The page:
The Murchison Palaeochannels groundwater investigation project has taken an innovative approach to mapping palaeochannels (ancient buried river-beds) across very large areas using airborne electromagnetics (AEM) technology.
The Department of Water commissioned an AEM survey in the Murchison River catchment. The survey included a helicopter that flew at approximately 90 m above the ground over the survey area with a coil slung 60 m beneath. The Department is working with CSIRO, whose researchers provide geophysical expertise on this project.
Why is it important?
Palaeochannel aquifers – ancient buried river channels – are an important groundwater resource where larger, regional sources are absent. While we know that significant groundwater resources may exist in the East Murchison area, to access them in the future we need more precise information on their location, their quality, and how much is available to use.
This survey will help us more accurately map the paleochannels and will ensure the water resources can provide for sustainable agriculture and industry development without compromising the environmental qualities that support the area’s unique ecology, indigenous values and human interests.
Why this approach?
AEM technology started in the minerals industry but has become very widely used in the last decade for groundwater mapping. AEM data is acquired at regular intervals along flight lines, with the distance between these flight lines determined by the amount of mapping detail required. Closer flight lines result in higher resolution data, but this will similarly increase costs. As a general rule AEM survey designs also try to collect data by flying across the target being mapped rather than along it.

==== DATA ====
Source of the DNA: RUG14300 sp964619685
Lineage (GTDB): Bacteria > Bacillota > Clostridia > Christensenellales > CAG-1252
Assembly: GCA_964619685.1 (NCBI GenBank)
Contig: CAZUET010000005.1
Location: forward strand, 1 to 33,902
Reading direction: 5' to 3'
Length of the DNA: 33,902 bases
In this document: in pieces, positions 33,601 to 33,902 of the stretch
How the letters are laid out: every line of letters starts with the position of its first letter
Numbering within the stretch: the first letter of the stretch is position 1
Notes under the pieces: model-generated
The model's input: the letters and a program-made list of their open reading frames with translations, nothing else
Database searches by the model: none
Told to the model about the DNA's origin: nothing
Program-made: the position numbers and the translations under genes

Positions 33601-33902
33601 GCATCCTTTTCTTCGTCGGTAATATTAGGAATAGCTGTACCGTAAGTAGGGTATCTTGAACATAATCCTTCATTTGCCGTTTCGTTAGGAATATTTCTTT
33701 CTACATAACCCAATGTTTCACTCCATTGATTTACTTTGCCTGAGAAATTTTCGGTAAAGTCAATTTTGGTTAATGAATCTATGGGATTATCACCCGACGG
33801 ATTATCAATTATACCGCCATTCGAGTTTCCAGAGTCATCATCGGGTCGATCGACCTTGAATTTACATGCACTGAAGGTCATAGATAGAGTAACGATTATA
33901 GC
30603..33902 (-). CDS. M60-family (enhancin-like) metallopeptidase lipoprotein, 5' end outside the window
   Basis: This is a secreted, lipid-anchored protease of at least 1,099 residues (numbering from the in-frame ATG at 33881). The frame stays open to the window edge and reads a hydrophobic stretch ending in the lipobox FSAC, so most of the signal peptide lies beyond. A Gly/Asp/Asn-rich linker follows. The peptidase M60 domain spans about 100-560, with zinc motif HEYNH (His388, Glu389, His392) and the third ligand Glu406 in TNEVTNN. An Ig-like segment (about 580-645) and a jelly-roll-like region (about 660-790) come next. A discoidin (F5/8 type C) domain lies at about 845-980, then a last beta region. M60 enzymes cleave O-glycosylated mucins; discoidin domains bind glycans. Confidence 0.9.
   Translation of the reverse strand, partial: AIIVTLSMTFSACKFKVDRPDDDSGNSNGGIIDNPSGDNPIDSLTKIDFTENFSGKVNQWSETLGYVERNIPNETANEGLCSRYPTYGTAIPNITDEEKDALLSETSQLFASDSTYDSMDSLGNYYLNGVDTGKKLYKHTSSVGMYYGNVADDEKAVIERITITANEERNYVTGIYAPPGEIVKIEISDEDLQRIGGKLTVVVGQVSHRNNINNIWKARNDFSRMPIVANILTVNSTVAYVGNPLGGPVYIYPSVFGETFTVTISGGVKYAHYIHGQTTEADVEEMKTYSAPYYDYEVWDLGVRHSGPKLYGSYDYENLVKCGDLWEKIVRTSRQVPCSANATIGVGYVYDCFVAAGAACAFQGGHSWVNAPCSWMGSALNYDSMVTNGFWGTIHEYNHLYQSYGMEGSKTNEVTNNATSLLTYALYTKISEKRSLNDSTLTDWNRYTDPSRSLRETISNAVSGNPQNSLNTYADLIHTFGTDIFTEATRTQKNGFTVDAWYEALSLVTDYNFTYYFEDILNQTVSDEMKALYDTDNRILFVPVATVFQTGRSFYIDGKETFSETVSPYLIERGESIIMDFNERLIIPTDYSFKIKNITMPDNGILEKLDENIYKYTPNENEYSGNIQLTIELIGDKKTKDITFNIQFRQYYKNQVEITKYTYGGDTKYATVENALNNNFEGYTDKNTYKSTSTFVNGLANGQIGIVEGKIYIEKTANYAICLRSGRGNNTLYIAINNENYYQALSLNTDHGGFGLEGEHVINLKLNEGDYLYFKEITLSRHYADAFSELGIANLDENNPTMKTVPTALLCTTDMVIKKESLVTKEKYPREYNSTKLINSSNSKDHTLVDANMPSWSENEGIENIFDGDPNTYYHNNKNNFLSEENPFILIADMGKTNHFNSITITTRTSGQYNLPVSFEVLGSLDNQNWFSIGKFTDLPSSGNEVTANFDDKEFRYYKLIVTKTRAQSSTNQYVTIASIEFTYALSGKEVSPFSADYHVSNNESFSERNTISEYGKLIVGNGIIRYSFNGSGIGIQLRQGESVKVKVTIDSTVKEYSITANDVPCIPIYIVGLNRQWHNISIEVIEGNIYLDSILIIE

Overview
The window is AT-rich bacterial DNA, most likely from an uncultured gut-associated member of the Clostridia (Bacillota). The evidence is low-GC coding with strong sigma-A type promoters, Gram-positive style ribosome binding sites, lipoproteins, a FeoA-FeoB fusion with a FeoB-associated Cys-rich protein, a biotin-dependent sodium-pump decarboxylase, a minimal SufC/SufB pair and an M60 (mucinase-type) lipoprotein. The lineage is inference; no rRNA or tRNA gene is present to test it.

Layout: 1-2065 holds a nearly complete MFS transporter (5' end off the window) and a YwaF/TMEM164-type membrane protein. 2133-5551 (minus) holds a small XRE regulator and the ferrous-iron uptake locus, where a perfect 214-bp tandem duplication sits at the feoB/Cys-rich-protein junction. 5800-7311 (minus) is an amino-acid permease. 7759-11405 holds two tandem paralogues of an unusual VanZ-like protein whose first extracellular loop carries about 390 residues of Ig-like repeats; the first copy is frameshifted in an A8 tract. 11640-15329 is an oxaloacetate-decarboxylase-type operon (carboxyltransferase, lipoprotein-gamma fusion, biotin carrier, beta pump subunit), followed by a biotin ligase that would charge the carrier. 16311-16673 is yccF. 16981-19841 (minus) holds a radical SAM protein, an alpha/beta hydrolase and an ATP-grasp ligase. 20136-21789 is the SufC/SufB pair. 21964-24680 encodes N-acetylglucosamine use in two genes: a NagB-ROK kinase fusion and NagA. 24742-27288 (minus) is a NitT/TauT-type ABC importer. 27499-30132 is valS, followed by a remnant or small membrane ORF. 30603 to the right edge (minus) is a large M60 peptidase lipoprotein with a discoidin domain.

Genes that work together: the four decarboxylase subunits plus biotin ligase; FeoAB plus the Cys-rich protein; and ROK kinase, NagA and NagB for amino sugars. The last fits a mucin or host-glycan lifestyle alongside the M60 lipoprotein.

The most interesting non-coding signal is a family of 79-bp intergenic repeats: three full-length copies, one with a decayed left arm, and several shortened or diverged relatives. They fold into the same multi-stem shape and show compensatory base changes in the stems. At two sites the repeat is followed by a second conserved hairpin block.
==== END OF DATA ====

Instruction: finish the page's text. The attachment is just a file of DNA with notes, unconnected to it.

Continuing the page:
A 'traditional' AEM survey design would cover the entire investigation area in a regular pattern. In the case of the Murchison Palaeochannels investigation this was not a practical approach. The size of the overall investigation area is around 180 000 km2, and to cover such a large area within the limits of the project budget would mean flying at such a wide line spacing that the final mapping would be unacceptably coarse.
To solve this problem the project team adopted an innovative design approach for the Murchison Palaeochannels AEM survey. Because the overall project objective was to map the palaeochannels, and not the material in between, it was decided to attempt to constrain the survey design by limiting it to those areas where these features were most likely to be. This was done using other data such as the Multi-resolution Valley Bottom Flatness (MrVBF) – a method of determining where the lowest points in the landscape are - and other existing mapping. This information was also used to break the total survey area into smaller survey blocks, based on the most likely flow-direction of the palaeochannels (and therefore the flight lines).
By taking this approach and concentrating our data collection on those areas that were most relevant, the project team was able to map the more than 52 000 km2 of palaeochannels within the 180 000 square kilometre project area for around a third of the cost of flying a traditional survey over the entire area.
How will this help manage our water?
This survey is part of a four year project that will map groundwater resources and assess aquifer sustainability so the Department of Water can develop and optimise groundwater models to manage water abstraction.
The data gathered by the survey will be used by the Department of Water in a scientific process to assess the quantity, quality, availability and recharge of the region’s groundwater resources.
By looking at existing and new groundwater sources, this work will contribute to better information on groundwater availability in the region and build further knowledge about groundwater recharge and sustainability.
Reliable knowledge on available groundwater ensures future economic expansion and population growth in the region will not be constrained by a lack of information on water availability.
This survey received funding from the State Government’s Royalties for Regions program.
The Department is working together with CSIRO.